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How Language Works Paperback – November 1, 2007

ISBN-13: 978-1583332917 ISBN-10: 158333291X

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Product Details

  • Paperback: 512 pages
  • Publisher: Avery Trade (November 1, 2007)
  • Language: English
  • ISBN-10: 158333291X
  • ISBN-13: 978-1583332917
  • Product Dimensions: 6.1 x 1.3 x 9 inches
  • Shipping Weight: 1.2 pounds (View shipping rates and policies)
  • Average Customer Review: 3.8 out of 5 stars  See all reviews (20 customer reviews)
  • Amazon Best Sellers Rank: #129,558 in Books (See Top 100 in Books)

Editorial Reviews

From Publishers Weekly

Starred Review. A world authority on language, Crystal (The Stories of English) offers an impeccably organized guide to language and communication that brings clarity to a scholarly subject, and is sure to become a standard reference. Written in an unadorned style, Crystal's chapters are purposeful lessons ("How we use tone of voice"; "How children learn to mean"; "How we choose what to say") that demonstrate his pedagogical genius for rendering complex matters simple. Crystal's tome imparts a vast amount of knowledge concerning intricate and interrelated aspects of speech, the written word, lexicography, grammar and neurological aspects of communication; it encompasses issues of identity, ethnicity and the preservation of disappearing languages, the structural organization of the world's different language families, multilingualism, and the pragmatic uses of artificial and natural languages. A feat of academic distillation, Crystal's book abounds in wisdom and dry wit. (Nov.)
Copyright © Reed Business Information, a division of Reed Elsevier Inc. All rights reserved. --This text refers to the Hardcover edition.

From Booklist

Longtime language writer and linguistics professor Crystal (The Stories of English, 2004) offers a well-organized, thoroughly comprehensive guide to language and communication in 73 short chapters. The passionate word enthusiast addresses every aspect of language, including how we learn to speak, read, and write; the physiology behind the formation of speech sounds; how we choose what to say; how gestures and tone of voice impact communication; how the brain handles language; and how language tells us where we are from. After beginning with spoken and written language, Crystal moves on to sign language, language structure, discourse, dialects, language families, and multilingualism. The book also includes diagrams of the human tongue, ear, and brain; a chart of Egyptian hieroglyphs over time; and illustrations of finger spelling. Although its size and subject matter may suggest otherwise, this volume is aimed at and written for general readers, and Crystal makes for an especially genial guide. Whether expressing his fair-minded assessment of the prescriptive-descriptive debate or knowledgably discussing the connection between dialects and social status, he proves to be both accessible and informative. Joanne Wilkinson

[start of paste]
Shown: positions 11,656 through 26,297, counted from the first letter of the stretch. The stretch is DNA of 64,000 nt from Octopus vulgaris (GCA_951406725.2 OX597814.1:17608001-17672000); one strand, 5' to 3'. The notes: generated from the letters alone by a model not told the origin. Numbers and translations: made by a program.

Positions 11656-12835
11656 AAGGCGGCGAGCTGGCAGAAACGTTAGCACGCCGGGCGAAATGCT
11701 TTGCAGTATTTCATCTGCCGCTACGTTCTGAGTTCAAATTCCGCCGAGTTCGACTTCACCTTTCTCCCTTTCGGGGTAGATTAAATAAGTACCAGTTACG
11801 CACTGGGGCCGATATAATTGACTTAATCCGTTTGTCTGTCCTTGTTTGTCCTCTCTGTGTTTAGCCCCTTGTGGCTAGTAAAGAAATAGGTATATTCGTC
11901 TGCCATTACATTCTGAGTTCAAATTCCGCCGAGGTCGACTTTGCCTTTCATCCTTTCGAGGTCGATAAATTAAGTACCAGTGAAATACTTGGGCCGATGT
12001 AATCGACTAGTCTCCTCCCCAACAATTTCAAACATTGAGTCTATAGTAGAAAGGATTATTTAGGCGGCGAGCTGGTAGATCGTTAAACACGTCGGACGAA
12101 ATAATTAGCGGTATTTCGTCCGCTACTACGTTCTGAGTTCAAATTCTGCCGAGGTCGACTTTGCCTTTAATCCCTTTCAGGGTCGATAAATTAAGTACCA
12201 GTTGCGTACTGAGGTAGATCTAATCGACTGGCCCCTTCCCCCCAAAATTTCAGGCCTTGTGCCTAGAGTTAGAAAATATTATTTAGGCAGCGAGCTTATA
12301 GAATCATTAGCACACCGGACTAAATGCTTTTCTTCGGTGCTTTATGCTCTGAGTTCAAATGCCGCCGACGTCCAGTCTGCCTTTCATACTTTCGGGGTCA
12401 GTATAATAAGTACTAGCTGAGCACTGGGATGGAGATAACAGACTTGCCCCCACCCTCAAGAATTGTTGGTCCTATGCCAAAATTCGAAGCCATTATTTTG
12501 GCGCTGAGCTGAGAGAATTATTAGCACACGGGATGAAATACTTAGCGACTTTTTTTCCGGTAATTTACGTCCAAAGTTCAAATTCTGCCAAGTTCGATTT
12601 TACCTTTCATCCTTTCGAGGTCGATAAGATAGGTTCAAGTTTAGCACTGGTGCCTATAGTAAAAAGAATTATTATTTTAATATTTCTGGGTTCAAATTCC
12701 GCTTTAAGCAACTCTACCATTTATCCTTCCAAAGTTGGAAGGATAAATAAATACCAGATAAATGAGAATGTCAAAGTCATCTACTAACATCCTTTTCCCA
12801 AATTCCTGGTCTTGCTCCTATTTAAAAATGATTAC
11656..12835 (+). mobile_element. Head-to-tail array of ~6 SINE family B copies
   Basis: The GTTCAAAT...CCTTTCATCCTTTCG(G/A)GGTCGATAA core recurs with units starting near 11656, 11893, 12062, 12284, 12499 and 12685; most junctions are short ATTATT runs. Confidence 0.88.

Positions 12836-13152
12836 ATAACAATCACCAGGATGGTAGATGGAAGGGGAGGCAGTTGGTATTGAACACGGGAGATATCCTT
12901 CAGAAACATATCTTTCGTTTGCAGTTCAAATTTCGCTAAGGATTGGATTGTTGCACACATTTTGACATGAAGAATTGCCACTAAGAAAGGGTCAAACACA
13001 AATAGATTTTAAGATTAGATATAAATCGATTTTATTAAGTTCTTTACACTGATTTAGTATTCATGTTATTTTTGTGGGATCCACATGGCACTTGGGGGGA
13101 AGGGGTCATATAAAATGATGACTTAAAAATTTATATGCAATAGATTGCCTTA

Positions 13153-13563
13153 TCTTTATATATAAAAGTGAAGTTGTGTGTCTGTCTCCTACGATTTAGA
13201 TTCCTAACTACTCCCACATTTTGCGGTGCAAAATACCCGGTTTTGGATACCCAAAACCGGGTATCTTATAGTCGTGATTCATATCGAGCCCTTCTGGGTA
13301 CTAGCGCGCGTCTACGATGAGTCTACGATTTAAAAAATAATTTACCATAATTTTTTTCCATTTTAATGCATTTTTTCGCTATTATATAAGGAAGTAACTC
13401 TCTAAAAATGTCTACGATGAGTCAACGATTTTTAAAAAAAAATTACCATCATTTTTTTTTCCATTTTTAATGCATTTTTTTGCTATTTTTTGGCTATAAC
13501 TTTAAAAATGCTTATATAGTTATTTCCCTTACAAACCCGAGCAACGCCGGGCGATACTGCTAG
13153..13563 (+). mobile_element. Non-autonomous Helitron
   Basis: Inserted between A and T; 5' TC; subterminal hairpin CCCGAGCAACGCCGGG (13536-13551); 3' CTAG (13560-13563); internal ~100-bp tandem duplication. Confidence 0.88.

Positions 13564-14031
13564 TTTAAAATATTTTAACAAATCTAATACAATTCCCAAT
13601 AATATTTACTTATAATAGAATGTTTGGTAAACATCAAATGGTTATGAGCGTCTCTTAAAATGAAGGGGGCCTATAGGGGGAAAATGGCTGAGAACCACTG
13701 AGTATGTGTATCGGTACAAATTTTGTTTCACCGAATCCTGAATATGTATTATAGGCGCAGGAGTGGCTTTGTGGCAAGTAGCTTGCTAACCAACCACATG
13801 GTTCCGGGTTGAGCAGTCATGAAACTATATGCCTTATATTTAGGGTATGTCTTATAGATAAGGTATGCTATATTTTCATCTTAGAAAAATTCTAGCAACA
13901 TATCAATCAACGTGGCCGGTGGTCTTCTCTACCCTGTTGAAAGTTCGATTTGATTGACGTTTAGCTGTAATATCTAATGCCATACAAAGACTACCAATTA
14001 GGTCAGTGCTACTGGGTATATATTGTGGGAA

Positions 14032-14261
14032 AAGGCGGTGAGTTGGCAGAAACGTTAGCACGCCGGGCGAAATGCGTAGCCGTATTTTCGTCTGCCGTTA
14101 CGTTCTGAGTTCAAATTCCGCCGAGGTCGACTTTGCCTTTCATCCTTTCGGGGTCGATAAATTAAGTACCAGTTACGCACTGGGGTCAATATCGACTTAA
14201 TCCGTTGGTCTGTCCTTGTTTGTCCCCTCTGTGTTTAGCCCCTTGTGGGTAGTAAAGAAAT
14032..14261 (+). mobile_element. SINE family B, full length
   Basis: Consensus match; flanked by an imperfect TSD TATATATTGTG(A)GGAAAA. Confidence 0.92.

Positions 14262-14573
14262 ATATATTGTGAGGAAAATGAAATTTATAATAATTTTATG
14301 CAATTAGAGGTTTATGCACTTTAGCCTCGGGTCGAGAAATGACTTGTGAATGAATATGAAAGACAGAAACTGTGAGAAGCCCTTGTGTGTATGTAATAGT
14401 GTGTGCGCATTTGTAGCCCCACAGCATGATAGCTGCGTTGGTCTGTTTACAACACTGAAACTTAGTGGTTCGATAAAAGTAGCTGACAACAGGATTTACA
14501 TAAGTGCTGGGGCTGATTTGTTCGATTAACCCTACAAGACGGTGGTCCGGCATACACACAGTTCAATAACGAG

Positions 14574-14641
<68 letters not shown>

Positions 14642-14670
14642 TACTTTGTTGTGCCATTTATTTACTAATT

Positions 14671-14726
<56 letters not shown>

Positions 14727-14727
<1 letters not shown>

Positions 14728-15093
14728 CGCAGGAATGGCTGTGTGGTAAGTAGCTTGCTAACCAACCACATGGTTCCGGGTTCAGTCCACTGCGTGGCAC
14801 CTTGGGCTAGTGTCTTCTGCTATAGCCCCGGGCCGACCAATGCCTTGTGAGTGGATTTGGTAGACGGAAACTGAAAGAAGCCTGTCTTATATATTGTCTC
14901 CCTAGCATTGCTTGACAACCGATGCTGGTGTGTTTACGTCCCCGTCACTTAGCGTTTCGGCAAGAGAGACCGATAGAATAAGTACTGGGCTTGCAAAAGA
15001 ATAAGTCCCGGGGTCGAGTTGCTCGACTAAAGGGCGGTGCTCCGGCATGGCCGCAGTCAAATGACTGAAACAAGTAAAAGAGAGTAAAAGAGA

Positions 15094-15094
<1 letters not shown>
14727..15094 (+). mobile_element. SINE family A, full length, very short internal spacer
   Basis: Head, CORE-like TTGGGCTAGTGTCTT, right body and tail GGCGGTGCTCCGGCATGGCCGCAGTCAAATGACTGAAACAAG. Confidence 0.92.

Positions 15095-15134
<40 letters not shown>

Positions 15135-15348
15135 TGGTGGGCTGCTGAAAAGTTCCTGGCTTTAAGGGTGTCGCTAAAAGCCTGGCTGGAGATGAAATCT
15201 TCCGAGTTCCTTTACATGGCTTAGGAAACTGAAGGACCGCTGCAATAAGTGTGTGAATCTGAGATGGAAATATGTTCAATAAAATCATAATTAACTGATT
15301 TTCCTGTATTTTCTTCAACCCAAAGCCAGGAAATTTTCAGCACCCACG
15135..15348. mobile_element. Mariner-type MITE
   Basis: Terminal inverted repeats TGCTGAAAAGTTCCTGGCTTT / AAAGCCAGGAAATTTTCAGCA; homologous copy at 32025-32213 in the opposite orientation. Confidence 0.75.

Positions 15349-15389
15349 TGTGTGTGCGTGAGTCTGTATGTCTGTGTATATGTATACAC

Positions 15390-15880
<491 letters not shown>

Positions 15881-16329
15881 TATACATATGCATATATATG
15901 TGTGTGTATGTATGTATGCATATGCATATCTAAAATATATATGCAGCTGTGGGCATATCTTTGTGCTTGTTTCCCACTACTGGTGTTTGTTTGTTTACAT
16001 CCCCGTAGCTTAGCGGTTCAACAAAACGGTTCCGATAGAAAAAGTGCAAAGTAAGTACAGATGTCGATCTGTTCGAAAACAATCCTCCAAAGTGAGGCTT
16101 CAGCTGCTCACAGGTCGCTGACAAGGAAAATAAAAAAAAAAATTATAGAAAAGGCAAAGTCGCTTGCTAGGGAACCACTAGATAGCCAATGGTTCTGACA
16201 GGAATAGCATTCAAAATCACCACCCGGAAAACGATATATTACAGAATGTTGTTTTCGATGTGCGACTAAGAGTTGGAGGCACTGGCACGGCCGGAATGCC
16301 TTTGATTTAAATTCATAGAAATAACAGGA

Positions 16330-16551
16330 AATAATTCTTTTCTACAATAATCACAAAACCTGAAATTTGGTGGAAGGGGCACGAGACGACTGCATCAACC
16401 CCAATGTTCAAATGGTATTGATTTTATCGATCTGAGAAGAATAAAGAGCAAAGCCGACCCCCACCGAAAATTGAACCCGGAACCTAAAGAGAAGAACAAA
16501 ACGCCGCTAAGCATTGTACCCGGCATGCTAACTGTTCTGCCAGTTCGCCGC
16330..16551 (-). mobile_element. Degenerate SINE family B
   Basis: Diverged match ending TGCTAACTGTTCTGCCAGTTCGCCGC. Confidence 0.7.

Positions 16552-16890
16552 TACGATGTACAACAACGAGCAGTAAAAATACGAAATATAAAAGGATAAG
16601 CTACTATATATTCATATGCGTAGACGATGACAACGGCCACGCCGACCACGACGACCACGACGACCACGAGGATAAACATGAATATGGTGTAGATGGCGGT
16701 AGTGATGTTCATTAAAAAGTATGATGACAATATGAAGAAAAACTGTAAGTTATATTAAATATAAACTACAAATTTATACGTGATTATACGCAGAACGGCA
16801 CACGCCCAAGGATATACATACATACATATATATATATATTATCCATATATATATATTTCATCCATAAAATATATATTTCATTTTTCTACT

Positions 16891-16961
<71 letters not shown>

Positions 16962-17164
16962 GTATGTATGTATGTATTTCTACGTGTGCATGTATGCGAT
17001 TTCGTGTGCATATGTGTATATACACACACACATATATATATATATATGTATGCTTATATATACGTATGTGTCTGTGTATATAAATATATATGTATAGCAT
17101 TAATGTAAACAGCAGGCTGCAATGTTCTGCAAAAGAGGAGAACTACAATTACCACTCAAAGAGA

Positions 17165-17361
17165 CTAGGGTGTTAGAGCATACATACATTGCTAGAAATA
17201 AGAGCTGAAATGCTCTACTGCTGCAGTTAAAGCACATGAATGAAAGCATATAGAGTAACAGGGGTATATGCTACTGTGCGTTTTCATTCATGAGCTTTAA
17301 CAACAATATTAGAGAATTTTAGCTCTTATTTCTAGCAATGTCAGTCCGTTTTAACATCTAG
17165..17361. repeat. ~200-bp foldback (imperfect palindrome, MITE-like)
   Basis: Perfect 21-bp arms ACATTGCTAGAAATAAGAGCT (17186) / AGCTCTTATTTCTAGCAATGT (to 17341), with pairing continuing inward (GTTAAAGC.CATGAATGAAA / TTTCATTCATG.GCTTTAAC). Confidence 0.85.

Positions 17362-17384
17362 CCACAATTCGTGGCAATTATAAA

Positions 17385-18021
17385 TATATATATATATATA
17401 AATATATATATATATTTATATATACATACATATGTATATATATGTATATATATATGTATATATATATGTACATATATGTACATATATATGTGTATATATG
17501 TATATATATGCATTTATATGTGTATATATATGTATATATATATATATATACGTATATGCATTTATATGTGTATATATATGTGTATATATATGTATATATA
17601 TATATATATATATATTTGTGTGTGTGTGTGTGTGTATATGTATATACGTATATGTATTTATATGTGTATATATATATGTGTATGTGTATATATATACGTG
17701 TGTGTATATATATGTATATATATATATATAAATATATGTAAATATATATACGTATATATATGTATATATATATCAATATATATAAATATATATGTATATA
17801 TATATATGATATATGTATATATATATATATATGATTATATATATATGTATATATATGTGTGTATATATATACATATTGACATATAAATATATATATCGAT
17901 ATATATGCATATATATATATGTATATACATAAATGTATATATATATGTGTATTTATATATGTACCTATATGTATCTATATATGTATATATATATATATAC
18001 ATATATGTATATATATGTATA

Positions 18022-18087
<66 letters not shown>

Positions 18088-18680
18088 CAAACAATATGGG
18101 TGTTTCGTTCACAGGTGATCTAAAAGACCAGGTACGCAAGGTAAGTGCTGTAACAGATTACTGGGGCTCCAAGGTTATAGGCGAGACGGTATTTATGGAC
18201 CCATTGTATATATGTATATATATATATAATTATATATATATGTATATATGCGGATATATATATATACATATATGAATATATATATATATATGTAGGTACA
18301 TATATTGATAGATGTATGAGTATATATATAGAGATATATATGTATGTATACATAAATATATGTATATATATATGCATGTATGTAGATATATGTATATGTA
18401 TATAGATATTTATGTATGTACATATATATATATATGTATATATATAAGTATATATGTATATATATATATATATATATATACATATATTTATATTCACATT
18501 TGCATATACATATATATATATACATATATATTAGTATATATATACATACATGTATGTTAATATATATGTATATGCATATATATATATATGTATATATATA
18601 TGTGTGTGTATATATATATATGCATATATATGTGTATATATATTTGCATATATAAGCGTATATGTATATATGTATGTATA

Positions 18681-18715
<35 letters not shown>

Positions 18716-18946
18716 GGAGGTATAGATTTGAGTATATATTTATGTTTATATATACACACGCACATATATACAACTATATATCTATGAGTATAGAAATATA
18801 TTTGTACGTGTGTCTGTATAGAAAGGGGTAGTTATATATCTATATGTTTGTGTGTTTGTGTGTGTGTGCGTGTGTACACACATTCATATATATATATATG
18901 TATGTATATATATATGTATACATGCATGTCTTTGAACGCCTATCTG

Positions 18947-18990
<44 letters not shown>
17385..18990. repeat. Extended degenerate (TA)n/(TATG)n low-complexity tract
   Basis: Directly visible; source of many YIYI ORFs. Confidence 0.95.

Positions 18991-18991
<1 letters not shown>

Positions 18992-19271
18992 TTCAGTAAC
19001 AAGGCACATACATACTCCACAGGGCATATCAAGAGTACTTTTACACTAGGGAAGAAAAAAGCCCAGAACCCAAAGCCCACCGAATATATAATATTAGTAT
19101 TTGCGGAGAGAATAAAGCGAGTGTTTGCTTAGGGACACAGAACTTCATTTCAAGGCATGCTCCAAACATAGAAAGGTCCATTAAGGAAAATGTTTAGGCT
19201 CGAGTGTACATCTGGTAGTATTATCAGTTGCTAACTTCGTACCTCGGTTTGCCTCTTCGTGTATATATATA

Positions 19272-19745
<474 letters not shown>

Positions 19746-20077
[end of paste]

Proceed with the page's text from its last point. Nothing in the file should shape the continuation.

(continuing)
Copyright © American Library Association. All rights reserved --This text refers to the Hardcover edition.

More About the Author

David Crystal is honorary professor of linguistics at the University of Wales, Bangor. He has written or edited over 100 books and published numerous articles for scholarly, professional, and general readerships, in fields ranging from forensic linguistics and ELT to the liturgy and Shakespeare. His many books include Words, Words, Words (OUP 2006) and The Fight for English (OUP 2006).

Customer Reviews

So perhaps everything is simply the result of trying to cram too much into a single book.
Paul Magnussen
Championing languages as facets of intellectual and cultural diversity as well as miracles of science and nature, How Language Works is highly recommended.
Midwest Book Review
The author really ought to have revised his book slightly for the U.S. edition -- isn't that standard practice with books for an international audience?
DJ MichaelAngelo

Most Helpful Customer Reviews

38 of 39 people found the following review helpful By J. Birchell on July 19, 2007
Format: Hardcover
I would strongly disagree with the review that contends that this book does not explore its subject matter in enough depth. I particularly disagree with the reviewer when he keeps asking for further explanation ("it doesn't explain WHY...") The book is not intended to explain why. As the introduction makes clear, it is intended as an explanation of the HOW of linguistics; in other words, it is intended as a diagnostic overview of linguistic science. It is not a scientific investigation. It is not a historical (or etymological) overview of linguistic practices. It is a description of those practices. In this light, it succeeds admirably. I found the book extremely informative as an effective introduction to linguistics. And I did NOT find it a difficult read.
If you have no background study in linguistics, I HIGHLY recommend this book.